Working around SCOPE_IDENTITY not working with PDO

I discovered recently that due to the way the PDO_SQLSRV driver handles prepared statements, SCOPE_IDENTITY() fails to work. Generally one could use @@IDENTITY to work around this as most of the time they accomplish the same task, but triggers that perform an insert can get you into trouble there.

Triggers causing problems is exactly what lead me to this problem. I recently added some triggers to a few tables in an application which insert data into a third table whenever an insert or update is done on the original tables. After adding these triggers I discovered that the code for inserting data into the tables was no longer functioning properly. The data was being inserted but the ID being returned was incorrect. I'd run into this trigger problem before and knew the problem was using @@IDENTITY rather than SCOPE_IDENTITY() so I went into the PHP code and fixed the PDO::lastInsertId function to use SCOPE_IDENTITY() and figured that'd fix it all up. To my surprise it was still broken except now rather than the wrong ID I was getting no ID as SCOPE_IDENTITY() simply returned NULL.

After a lot of debugging and failed attempts at fixing the problem I decided that the problem must be that each query is being run in its own scope and thus there was no way to recover the ID from a future query. After a lot of googling I once again though I'd found a fix, namely the PDO::SQLSRV_ATTR_DIRECT_QUERY attribute. Apparently by default the PDO_SQLSRV driver wraps every query as a prepared statement and does RPC call to SQL Server. A side effect of this is that each query runs in its own scope so things like variables, temporary tables, etc. do not work.

If a query requires the context that was set in a previous query, you should execute your queries with PDO::SQLSRV_ATTR_DIRECT_QUERY set to True. For example, if you use temporary tables in your queries, PDO::SQLSRV_ATTR_DIRECT_QUERY must be set to True.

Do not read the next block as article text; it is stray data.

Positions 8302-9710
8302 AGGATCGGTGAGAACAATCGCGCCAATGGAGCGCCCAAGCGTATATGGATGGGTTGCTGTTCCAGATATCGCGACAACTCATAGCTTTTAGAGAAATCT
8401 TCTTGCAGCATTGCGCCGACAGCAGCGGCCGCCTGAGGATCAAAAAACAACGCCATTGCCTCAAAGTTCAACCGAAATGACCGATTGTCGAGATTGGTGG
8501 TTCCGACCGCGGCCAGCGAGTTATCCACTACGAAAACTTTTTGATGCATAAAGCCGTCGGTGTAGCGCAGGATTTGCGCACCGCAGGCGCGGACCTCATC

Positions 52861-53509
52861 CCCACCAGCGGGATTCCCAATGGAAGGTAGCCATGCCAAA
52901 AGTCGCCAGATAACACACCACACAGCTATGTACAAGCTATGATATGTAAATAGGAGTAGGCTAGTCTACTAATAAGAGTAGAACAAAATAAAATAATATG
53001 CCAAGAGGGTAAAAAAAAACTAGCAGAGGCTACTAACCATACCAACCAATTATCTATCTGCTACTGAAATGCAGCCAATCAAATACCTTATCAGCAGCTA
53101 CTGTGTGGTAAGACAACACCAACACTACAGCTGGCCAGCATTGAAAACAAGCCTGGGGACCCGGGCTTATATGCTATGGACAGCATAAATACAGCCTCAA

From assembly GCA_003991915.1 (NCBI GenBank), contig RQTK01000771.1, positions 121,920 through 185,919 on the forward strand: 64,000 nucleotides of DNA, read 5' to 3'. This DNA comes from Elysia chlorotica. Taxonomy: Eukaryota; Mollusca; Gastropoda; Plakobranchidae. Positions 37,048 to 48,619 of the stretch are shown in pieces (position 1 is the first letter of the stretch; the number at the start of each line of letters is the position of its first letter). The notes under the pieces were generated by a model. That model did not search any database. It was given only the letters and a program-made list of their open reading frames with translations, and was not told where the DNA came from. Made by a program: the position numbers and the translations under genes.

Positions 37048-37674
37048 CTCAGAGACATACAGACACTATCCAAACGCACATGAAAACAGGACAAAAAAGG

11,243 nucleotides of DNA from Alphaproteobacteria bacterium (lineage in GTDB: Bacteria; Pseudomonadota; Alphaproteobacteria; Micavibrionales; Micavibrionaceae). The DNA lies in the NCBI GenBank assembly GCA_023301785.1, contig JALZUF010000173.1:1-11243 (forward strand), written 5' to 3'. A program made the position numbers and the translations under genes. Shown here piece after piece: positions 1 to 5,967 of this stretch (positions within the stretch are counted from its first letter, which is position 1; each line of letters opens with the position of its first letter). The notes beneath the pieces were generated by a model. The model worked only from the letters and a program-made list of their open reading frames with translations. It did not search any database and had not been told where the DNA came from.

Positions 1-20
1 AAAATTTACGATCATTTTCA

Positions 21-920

Alright, so surely just setting that to true will resolve the problem, right? Wrong! Ugh. As it turns out, setting that does help by making normal PDO::query calls execute directly, but it has no effect when using PDO::prepare and bound parameters. These queries still run as an RPC call and still have an isolated scope, thus SCOPE_IDENTITY() still returns NULL.

So at this point I've discovered the only way to get the ID is to request it within the same RPC call as the query. How can I do that without having to go through the application and re-writing every INSERT query though? The solution I came up with is to use a global temporary table to store the ID's and then append a second INSERT query to each query being run that attempts to insert SCOPE_IDENTITY() into this global temporary table. It's a pretty terrible hack, but it seems to work.

class DBConnection extends PDO {
    private $token;

    public function __construct($host, $user, $pass, $database){
        parent::__construct('sqlsrv:SERVER='.$host.';DATABASE='.$database, $user, $pass);
        $this->setAttribute(PDO::SQLSRV_ATTR_DIRECT_QUERY, true);
        $this->setAttribute(PDO::ATTR_EMULATE_PREPARES, false);


    function __destruct(){
        $this->exec("DELETE FROM ##lastInsertId WHERE token='{$this->token}'");